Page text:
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Passage: Isaiah 44:9-20

Isaiah 44:9-20 – The Folly of Idolatry

Summary

Idols are made by human hands, so they cannot save. To worship them is foolishness.

Analysis

All the nations surrounding Israel had temples with idols--symbols or representatives of the gods. Though not themselves divine, idols were worshiped and served as though gods themselves, for through them the gods were thought to be accessible. Service of the idols secured the favor of the gods.

Isaiah, however, insists that such worship is "nothing" for at least two reasons. The first reason is spelled out in detail in the fierce satire of this passage: Idols are made by human hands! How then can they possibly be gods? How can they save (v. 17)? The prophet's concern here is God's own: the point is not to condemn the idols simply as silly, though they are, but to get to the heart of the matter: they cannot save. God cares first and foremost for the well-being of Israel and of all the world, so God fervently wills that people do not squander their religious energies by "praying to a god that cannot save" (45:20).

How absurd, says the prophet, to worship human work. The work is real, the artistry is fine, the effort itself, perhaps commendable--but to worship this is nonsense. The prophet continually identifies God as the one "who made all things, who alone stretched out the heavens, who by myself spread out the earth" (44:24, etc.), so why would anyone worship a creature rather than the Creator?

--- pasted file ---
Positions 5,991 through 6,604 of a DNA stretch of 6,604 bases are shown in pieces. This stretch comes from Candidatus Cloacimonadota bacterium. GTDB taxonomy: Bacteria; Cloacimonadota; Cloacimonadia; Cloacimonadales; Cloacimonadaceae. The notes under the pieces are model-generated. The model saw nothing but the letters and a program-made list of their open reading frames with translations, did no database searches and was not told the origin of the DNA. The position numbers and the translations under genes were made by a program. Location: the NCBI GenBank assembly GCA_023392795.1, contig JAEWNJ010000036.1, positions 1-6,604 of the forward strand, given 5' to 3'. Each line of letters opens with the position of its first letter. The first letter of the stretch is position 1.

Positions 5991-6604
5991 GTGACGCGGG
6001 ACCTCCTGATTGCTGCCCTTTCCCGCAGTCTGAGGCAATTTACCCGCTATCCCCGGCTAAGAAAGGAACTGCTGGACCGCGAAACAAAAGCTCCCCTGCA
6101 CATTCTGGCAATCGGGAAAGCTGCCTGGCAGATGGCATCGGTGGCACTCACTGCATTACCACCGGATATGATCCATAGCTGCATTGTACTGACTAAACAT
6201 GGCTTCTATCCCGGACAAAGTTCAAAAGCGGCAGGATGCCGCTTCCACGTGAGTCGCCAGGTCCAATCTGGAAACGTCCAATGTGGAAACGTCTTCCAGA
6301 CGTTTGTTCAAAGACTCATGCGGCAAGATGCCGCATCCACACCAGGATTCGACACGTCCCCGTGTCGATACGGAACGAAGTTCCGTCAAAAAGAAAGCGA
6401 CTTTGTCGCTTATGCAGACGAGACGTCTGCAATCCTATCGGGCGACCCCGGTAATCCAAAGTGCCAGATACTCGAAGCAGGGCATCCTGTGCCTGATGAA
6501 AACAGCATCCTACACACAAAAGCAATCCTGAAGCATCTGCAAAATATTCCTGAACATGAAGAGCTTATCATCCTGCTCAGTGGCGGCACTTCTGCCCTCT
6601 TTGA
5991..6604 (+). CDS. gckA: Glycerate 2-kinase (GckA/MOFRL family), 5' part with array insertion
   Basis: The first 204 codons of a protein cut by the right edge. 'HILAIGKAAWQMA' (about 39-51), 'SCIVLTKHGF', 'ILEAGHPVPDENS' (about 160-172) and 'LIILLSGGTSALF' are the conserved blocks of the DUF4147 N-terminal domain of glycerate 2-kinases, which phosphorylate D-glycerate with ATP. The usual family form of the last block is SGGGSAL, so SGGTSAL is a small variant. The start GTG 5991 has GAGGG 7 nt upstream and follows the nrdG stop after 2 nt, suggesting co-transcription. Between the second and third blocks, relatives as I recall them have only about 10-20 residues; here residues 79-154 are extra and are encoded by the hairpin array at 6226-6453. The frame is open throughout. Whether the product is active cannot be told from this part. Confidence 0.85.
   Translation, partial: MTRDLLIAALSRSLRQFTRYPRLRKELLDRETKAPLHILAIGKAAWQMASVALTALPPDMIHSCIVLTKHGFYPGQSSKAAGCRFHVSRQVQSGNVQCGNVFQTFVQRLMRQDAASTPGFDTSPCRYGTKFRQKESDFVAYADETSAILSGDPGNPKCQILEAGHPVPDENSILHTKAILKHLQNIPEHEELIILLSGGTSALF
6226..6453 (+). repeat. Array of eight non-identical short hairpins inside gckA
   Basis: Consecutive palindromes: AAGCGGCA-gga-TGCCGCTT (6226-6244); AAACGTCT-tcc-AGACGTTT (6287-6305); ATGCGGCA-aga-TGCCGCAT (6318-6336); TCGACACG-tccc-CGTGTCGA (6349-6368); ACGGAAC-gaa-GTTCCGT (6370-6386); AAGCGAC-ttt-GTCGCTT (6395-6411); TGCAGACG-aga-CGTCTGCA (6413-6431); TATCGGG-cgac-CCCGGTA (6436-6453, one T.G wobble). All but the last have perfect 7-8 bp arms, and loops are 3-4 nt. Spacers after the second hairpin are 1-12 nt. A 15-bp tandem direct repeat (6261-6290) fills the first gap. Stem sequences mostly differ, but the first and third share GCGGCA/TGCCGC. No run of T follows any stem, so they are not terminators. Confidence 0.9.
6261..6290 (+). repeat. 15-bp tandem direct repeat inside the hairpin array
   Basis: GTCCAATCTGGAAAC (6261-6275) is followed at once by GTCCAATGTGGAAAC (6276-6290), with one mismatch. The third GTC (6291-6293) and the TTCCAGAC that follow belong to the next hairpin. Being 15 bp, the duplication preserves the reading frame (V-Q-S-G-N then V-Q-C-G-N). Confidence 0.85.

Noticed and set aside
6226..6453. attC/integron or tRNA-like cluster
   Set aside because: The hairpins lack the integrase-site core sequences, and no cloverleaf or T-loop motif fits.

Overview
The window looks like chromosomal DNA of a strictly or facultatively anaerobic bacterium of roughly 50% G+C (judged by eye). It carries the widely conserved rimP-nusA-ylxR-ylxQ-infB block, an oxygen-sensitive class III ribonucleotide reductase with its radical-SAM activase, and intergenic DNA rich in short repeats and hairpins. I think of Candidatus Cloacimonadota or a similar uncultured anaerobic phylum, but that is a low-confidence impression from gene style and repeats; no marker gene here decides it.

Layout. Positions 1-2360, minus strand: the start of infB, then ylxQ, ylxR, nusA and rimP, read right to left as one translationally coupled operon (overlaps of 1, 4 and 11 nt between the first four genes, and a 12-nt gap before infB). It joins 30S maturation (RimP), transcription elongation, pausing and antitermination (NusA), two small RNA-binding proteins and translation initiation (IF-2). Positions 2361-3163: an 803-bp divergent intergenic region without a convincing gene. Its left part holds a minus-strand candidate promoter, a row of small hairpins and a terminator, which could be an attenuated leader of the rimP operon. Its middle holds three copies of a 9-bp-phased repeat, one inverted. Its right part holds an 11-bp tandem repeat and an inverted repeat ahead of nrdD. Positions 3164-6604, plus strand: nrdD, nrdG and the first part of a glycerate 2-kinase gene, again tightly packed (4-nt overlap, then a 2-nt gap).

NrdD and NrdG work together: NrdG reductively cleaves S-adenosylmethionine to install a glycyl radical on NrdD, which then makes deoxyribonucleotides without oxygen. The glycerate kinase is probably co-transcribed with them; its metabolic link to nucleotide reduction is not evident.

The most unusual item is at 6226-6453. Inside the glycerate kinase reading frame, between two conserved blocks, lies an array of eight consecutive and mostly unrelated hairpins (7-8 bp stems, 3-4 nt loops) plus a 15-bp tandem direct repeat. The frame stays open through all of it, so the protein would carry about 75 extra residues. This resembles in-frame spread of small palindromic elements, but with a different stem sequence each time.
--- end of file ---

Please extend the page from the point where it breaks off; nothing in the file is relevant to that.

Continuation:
The second reason idol worship is nothing (41:29) is that, contrary to human belief, there is "no one home" behind the idols: "I am the LORD, and there is no other" (45:5, 6, 18; see also 45:14, 22; 46:9). Gods and spirits populate the religious world throughout human history, but Second Isaiah makes the strongest biblical case for their non-being. Not merely are they false gods, they are no gods at all. There is none besides God.

Because of Israel's sin, their eyes are closed and minds shut (44:18; compare 6:9-10), which might make them susceptible to the idolatry of the nations. The prophet calls them back from this by this satirical denunciation of idols.